The rest of Russell's novels have been categorized as historical novels, although she draws from a variety of genres when telling these stories.
A Thread of Grace (Random House, 2005) is a World War II thriller set in Northern Italy and features both the Italian resistance movement and the plight of Jewish refugees escaping Nazi persecution throughout Europe. Much of story is based on accounts by survivors from the period, when many Italian citizens allowed Jews to seek safe harbor in their farmlands, cities, and ports. (Russell herself is of Italian heritage and is a convert to Judaism.)
Dreamers of the Day (Random House, 2008) is a historical romance set in the Midwestern United States and the Middle East during aftermath of the First World War and the Great Influenza. It focuses on the 1921 Cairo Peace Conference, when Winston Churchill, T. E. Lawrence, Gertrude Bell and a group of British oilmen invented the modern Middle East, thus setting the region up for a hundred years of war.
Doc (Random House 2011) is a murder mystery as well as a realistic and compassionate portrait of the notorious "gambler and gunman" known as Doc Holliday. Doc is set in Dodge City, Kansas, during 1878, the last year that Dr. John Henry Holliday's tuberculosis was in check long enough for him to practice dentistry, a profession at which he excelled. The plot revolves around the mysterious death of a half-black, half-Indian boy who leaves a remarkable void in the life of the city. Doc was the American Library Association's Top Pick in Historical Fiction as well as the Kansas State Library's Notable Novel and the Great Lakes Great Reads pick.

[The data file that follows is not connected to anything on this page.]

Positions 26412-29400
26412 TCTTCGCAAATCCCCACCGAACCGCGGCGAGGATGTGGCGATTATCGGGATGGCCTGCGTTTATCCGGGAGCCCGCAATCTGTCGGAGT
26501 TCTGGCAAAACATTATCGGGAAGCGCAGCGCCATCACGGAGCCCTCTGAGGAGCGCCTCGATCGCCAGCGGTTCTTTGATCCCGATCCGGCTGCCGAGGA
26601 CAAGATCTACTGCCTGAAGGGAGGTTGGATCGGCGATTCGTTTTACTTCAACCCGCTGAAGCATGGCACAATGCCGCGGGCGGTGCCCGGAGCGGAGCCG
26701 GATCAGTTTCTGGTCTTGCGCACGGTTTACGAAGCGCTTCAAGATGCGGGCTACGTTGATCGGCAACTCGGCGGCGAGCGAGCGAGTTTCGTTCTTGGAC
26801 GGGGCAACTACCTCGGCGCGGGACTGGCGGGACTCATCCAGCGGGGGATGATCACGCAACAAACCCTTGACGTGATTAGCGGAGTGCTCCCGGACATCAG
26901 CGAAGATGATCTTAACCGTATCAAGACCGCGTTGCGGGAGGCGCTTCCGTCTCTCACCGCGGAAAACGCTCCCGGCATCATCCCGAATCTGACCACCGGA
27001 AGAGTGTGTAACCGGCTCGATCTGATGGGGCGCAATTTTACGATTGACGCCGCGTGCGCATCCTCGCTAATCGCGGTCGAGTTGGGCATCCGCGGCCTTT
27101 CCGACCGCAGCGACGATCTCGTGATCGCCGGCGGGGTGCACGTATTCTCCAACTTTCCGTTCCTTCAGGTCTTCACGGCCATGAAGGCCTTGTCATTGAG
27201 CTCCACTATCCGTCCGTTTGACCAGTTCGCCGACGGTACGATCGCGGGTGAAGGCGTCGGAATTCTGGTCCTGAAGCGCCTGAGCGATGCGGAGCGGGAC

Epitaph (Ecco/HarperCollins, 2015) picks up where Doc left off, following Holliday and the Earp brothers to Tombstone, Arizona, and traces the political and social roots of the infamous Gunfight at the O.K. Corral, as well as the making of the mythology that surrounds it. Epitaph is deeply researched; in addition to thorough study of the history of those involved, the 60-year-old Russell rode 58 miles on horseback through the mountains surrounding Tombstone, retracing the Earp Vendetta Ride. The novel was called the best ever written on the subject by Earp biographer Allen Barra and was recognized by True West Magazine as the Best Historical Western of 2015. The Ohioana Library Foundation awarded it the Best Fiction Prize of 2016; it also won the Ohioana Readers Choice Award for the year.
The Women of the Copper Country (Atria Books, 2019) is a painstakingly researched novel about the Copper Country strike of 1913–1914, the first unionized strike against all the copper mines in the Copper Country of Michigan's Upper Peninsula. The central character, "Big Annie" Clements, is based on "America's Joan of Arc," Anna Clemenc, who founded the Women's Auxiliary of the Western Federation of Miners and proudly carried the flag in many marches against the Calumet and Hecla Mining Company. Other historical figures, including James MacNaughton, General Manager of Calumet and Hecla, Woodbridge Ferris, governor of Michigan during the strike, and Mother Jones, prominent activist and union organizer, are also elaborately and credibly portrayed. The book received a Michigan Notable Book Award for 2020 from the Library of Michigan.
Russell is active on the lecture circuit, speaking at colleges, universities and libraries.